Her critics are disregarding established facts.
Since the Senate is solely responsible for the confirmation of Cabinet officers, it's not often that members of the House of Representatives jump into a debate about the nomination of a secretary of state - particularly before there has been a nomination. That's one of the reasons a letter sent to President Obama this week by 97 House Republicans, challenging his potential choice of U.N. Ambassador Susan Rice for the State Department job, is remarkable.
Another is blatant disregard of established facts. Drawn up by Rep. Jeff Duncan, R-S.C., the letter alleges that "Ambassador Rice is widely viewed as having either willfully or incompetently misled the American public" about the Sept. 11 attack on the U.S. Consulate in Benghazi, Libya.
But as congressional testimony has established, Rice's comments on several Sunday television talk shows on Sept. 16 were based on talking points drawn up by the intelligence community. She was acting as an administration spokeswoman; there was nothing either incompetent or deliberately misleading about the way she presented the information she was given.
Though the Benghazi attack involved clear failures of U.S. security, Republicans have concentrated on a dubious subsidiary issue: the alleged failure of the administration to publicly recognize quickly enough that the incident was "a terrorist attack."
In fact, Obama has acknowledged that "the information may not have always been right the first time." But if there was a White House conspiracy to cover up the truth, Republicans have yet to produce any evidence of it - much less a connection to Rice, who had no involvement with the Benghazi attack other than those television appearances.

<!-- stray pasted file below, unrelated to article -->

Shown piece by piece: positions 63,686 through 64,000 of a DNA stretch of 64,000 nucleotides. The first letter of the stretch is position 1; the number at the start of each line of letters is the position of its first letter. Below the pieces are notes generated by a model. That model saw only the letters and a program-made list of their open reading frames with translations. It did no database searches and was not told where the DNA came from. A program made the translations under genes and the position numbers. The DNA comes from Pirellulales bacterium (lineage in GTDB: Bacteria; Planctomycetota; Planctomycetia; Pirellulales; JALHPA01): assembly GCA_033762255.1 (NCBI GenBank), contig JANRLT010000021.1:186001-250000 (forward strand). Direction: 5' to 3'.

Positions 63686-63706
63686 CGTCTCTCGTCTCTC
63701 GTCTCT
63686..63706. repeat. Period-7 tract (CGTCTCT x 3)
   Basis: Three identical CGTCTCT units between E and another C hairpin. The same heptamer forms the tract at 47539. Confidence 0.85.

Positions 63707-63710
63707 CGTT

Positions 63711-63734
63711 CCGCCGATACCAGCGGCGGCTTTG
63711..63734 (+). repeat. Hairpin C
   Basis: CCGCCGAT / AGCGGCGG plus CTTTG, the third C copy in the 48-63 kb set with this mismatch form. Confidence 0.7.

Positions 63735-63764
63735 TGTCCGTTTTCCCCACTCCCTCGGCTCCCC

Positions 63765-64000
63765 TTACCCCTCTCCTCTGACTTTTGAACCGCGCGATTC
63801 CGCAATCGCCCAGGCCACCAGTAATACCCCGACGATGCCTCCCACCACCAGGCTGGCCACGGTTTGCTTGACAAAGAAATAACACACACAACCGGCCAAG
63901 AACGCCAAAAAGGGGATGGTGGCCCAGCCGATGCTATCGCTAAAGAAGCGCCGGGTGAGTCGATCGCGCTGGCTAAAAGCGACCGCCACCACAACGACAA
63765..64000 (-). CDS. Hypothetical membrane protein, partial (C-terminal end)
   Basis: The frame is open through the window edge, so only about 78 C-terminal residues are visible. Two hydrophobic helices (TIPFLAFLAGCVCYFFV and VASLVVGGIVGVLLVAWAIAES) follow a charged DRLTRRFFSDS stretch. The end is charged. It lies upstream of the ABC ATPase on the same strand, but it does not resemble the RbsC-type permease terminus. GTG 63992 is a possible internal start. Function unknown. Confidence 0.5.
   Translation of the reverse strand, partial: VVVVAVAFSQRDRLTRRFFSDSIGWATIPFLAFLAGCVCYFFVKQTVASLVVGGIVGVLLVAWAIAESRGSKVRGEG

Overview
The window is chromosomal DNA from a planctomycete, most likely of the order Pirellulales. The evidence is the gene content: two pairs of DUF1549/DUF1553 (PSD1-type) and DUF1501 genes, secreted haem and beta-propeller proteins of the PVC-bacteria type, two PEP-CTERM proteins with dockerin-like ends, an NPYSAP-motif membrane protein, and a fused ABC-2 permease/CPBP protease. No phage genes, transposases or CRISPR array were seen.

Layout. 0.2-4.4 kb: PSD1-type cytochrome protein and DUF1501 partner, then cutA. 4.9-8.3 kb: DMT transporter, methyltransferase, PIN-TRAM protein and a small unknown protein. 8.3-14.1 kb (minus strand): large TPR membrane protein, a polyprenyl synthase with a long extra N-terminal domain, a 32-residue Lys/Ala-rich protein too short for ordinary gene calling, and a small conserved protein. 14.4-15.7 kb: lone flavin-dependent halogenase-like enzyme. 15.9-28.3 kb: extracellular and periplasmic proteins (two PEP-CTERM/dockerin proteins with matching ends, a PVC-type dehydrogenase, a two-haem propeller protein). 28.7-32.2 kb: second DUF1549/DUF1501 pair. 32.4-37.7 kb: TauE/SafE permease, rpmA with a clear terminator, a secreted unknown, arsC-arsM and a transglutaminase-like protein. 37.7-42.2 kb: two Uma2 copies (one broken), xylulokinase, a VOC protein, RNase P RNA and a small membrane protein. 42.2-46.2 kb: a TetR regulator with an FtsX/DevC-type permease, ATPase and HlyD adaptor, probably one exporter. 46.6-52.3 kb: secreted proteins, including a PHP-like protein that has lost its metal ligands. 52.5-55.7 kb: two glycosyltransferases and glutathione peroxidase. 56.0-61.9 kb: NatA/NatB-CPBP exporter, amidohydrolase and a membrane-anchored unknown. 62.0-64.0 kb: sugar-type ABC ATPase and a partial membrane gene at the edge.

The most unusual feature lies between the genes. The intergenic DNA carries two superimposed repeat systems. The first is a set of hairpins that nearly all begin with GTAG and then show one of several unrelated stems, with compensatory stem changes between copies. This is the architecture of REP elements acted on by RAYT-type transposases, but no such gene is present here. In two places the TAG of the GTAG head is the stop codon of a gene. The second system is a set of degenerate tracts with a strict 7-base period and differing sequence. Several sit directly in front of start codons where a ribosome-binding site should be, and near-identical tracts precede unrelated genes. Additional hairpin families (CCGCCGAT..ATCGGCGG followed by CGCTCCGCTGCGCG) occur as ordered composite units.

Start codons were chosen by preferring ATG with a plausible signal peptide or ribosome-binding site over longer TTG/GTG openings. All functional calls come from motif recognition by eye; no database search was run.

Nor was her account of what happened as far off the mark as Republicans claim. Though investigations are not complete, what has emerged so far suggests that the attack was staged by local jihadists, not ordered by the al-Qaida leadership in Pakistan. Officials believe that it was inspired in part by demonstrations that took place that day in Cairo. That is not so far from Rice's explanation that "this began as a spontaneous . . . response to what transpired in Cairo."
Republicans claim that Rice "propagated a falsehood" that the attacks were connected to an anti-Islam YouTube video. How then to explain the contemporaneous reports from Western news organizations quoting people at the burning consulate saying that they were angry about the video?
The oddity of the Republican response to what happened in Benghazi is partly this focus on half-baked conspiracy theories rather than on the real evidence of failures by the State Department, Pentagon and CIA in protecting the Benghazi mission. What's even stranger is the singling out of Rice, a Rhodes scholar and seasoned policymaker who, whatever her failings, is no one's fool.
Could it be, as members of the Congressional Black Caucus are charging, that the signatories of the letter are targeting Rice because she is an African American woman? The signatories deny that, and we can't know their hearts. What we do know is that more than 80 of the signatories are white males, and nearly half are from states of the former Confederacy.
You'd think that before launching their broadside, members of Congress would have taken care not to propagate any falsehoods of their own.
The Opinion section is produced by the Editorial Department to foster discussion about key issues. The Editorial Board represents the institutional voice of the Star Tribune and operates independently of the newsroom.